This week’s portion, Korah, details the great rebellion against Moses and his authority. Korah and his followers gathered against Moses saying, “You have gone too far! For all the community are holy, all of them, and the Lord is in their midst. Why then do you raise yourselves above the Lord’s congregation?” (Numbers 16)
One can understand their complaints. It is easy to imagine what people might have been saying about Moses. “Can you believe this guy? He keeps telling us he talks to God and that everything is going to be wonderful. He is so full of himself. The land is so beautiful, he keeps saying. But when are we going to arrive there? How much longer are we going to wander around this barren wilderness? Day after day we eat this manna. Day after day we keep walking and walking. And then we walk some more. Every day is the same. And then this guy Moses seems to change his mind and points us in other direction.”
One can be sympathetic to their grumblings. On the surface the criticisms appear legitimate. Examine the Torah’s words. Judaism does indeed believe that everyone can speak to God. Our religion requires no intermediary. Moses is not holier than any other human being. Yet Korah and his followers are severely punished. Why?
The Midrash suggests an answer. It imagines Korah asking Moses these questions: “Does a tallit all of blue still require blue fringes? Does a room full of Torah scrolls still require a mezuzah?” In the rabbinic imagination Korah’s questions are brimming with disdain. His words suggest that he questions the entire system. Because Korah is so disrespectful he is punished.
We often do the same. We highlight inconsistencies in our religious systems, and in our political systems. We seek not to correct but instead to mock. It is of course far easier to make fun of something rather than to affirm. It is far simpler to make ad hominem attacks rather than criticizing in order to improve.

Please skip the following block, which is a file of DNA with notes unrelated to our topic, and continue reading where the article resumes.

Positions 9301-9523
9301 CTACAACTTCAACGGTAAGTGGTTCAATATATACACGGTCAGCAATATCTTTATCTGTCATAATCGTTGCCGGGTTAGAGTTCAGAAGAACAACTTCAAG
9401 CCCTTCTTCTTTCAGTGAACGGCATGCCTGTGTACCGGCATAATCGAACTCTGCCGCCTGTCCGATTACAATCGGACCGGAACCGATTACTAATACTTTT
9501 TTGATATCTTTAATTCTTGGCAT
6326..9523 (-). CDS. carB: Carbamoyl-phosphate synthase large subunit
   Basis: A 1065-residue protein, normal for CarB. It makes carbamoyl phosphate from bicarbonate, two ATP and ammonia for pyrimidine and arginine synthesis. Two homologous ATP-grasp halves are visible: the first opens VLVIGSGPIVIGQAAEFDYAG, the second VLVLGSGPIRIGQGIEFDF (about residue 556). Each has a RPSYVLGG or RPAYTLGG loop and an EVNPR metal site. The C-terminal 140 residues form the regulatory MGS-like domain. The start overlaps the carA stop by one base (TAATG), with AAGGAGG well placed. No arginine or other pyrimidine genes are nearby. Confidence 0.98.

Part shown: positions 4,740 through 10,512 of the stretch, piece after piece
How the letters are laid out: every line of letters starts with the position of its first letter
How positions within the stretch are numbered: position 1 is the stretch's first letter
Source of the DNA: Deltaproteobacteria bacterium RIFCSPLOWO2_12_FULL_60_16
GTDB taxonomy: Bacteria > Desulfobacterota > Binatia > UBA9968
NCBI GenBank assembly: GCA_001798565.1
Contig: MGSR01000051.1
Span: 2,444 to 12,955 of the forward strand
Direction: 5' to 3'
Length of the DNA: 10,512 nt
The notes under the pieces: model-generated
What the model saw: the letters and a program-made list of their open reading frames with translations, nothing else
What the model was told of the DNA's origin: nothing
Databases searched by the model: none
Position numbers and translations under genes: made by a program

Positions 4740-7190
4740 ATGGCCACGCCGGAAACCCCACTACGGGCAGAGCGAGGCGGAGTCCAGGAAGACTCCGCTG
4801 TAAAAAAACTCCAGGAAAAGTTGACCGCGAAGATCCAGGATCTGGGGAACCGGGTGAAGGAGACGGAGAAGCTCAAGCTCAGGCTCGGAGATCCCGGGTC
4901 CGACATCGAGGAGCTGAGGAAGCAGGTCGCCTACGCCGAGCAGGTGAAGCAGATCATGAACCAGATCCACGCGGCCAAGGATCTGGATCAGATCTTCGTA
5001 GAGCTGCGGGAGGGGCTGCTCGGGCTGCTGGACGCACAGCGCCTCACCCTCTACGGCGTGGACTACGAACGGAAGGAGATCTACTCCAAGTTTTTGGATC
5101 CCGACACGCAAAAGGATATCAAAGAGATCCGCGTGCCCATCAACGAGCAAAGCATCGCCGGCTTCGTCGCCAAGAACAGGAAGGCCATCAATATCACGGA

We live in an age when too many have become Korah. We seek to amuse. We mock those with whom we disagree. We even call those with whom we disagree traitors. Our culture measures an argument’s winner not by the merit of the ideas offered but by the reactions of participants. If someone is made to cry or stammer then they have lost the argument, even better if they are made to do so on TV.
We no longer debate ideas. Instead we attack others.
We have become Korah. And for this we should ask forgiveness and mend our ways. If we are ever going to make it to our promised land and improve our society we must not attack each other. We must instead debate and argue about ideas that might change our world.
What Korah failed to understand we as well fail to grasp. We are all in this together. And we are all in the wilderness. We had better master debating the ideas that matter without seeking to undermine the entire system. We had better figure out a way to argue with each other while not shouting at each other words of hate.
Of those who left Egypt only two made it to the Promised Land.
I imagine Joshua and Caleb missed their brethren. I also imagine that they understood why they stood alone.
A nation cannot be built in the wilderness. A nation can only be sustained—first by love and then by debate.